Coronavirus: Kepsa launches campaign for Kenya’s worst hit flower industry
By Standard Reporter | March 30th 2020
The Kenya Private Sector Alliance (KEPSA) has launched a campaign dubbed “Flowers of Hope” under its Economic Framework for COVID 19 response.
The campaign will be implemented through KEPSA members such as the Kenya Flower Council (KFC), Kenya Association of Manufacturers (KAM), Elgon Kenya, Kenya Airways and Jambojet and partners of KEPSA as volunteers from Rotary Kenya and women of Kenya initiative.
KEPSA’s Chief Executive Officer Carol Karuga said that “The campaign is informed by the realities brought forth by how the COVID-19 pandemic is impacting world economies. Businesses in Kenya, particularly the cut-flower industry is confronting the harsh reality of the virus, which puts in peril one of Kenyan most successful and internationally acclaimed sectors.”
In 2018 the floriculture sector earned the country Sh113 billion contributing around 1.07 percent to the country's GDP and is the fourth largest contributor of foreign exchange after diaspora, tourism, and tea. The industry is inclusive consisting of both large exporters and small-scale farmers, and about 60 percent of Kenya’s flower farm workers are women.
“We want to use Kenyan flowers as a uniting symbol of our community of solidarity and compassion emerging in Kenya and indeed the world as a response to the Covid-19 showing gratitude and support to the people at the frontline of or suffering from the pandemic, which will also help in saving thousands of farm jobs.”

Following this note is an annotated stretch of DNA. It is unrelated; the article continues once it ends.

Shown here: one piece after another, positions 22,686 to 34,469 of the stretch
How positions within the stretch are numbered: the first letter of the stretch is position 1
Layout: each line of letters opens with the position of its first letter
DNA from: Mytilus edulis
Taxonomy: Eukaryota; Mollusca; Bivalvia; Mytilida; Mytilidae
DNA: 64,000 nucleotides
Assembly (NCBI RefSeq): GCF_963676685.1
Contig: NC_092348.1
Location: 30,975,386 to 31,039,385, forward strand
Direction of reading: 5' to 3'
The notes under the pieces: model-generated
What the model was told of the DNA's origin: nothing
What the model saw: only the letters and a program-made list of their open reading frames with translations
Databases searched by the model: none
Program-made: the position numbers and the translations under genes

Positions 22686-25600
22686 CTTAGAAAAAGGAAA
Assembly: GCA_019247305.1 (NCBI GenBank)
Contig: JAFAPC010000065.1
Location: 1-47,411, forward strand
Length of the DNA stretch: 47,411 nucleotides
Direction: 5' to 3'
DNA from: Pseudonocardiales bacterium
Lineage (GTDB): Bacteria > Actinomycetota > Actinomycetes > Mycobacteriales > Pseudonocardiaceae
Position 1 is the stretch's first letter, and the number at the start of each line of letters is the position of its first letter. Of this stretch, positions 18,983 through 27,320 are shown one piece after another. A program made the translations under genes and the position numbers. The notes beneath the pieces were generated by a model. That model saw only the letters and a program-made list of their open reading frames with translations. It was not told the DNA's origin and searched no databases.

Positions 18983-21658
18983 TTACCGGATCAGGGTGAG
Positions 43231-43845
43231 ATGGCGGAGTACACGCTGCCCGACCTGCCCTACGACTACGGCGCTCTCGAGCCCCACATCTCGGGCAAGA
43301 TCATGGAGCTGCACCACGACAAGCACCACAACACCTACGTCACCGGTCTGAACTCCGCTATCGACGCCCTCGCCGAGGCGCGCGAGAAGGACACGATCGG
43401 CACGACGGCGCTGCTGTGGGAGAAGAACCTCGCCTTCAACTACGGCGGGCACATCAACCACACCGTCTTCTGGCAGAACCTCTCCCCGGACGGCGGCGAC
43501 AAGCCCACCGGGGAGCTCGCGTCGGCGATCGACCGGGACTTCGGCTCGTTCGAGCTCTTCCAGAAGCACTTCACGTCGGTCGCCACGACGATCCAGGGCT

According to data from Kenya Flower Council, sales of cut flowers in overseas markets are below 35 percent of what we would expect at this time of the year. This is mostly driven by the European and United Kingdom markets whose local sales in florists have declined to almost zero. Retailers (supermarkets) are open for essential foodstuffs and cut flowers remain on the shelves.
Floriculture is a unique industry dealing with perishables. Flower plants need to be kept alive and healthy, otherwise, they will die and the industry will lose its ability to supply flowers when the markets open up.
Kenya Flower Councils noted that “Every hectare of rose plants costs $100,000 and each plant is expected to last five years. The total area of roses under cultivation is in the region of 2,000ha and this alone represents an investment of $200million.”
Despite the lack of sales, growers must still water, fertilise and look after the flowers; otherwise, the plant deteriorates and will not deliver flowers in the future. Security must also be maintained to protect the farm infrastructure and people. Labour is still required to perform these tasks so that once the pandemic passes, production and sales can return to expected levels. These ongoing operational costs exceed by a clear margin of the revenue from reduced sales.
Kenya Flower Council’s Chief Executive Officer Mr. Clement Tulezi added that, “We care about the people we work with. The cut flowers sub-sector’s growth is hinged on the unique skills and dedication of our workers. We are determined to keep the skills after the crisis. We are committed to remaining a key player in the creation of job opportunities for local people. Currently, we employ over 150,000 Kenyans directly and a further 500,000 from those who supply goods and services.”
“It is based on the need to support our front line of defense and encourage them while also protecting over 4 million livelihoods that this campaign was born.” KEPSA’S CEO Carol Karuga added.
The campaign will start on Monday in Nairobi with the distribution of flowers in Kenyatta National Hospital, Mbagathi Hospital, Pumwani Maternity Hospital, Mama Lucy hospital, Mathare hospital, and Spinal Injury hospital. It will then continue in other parts of the country in the coming days.
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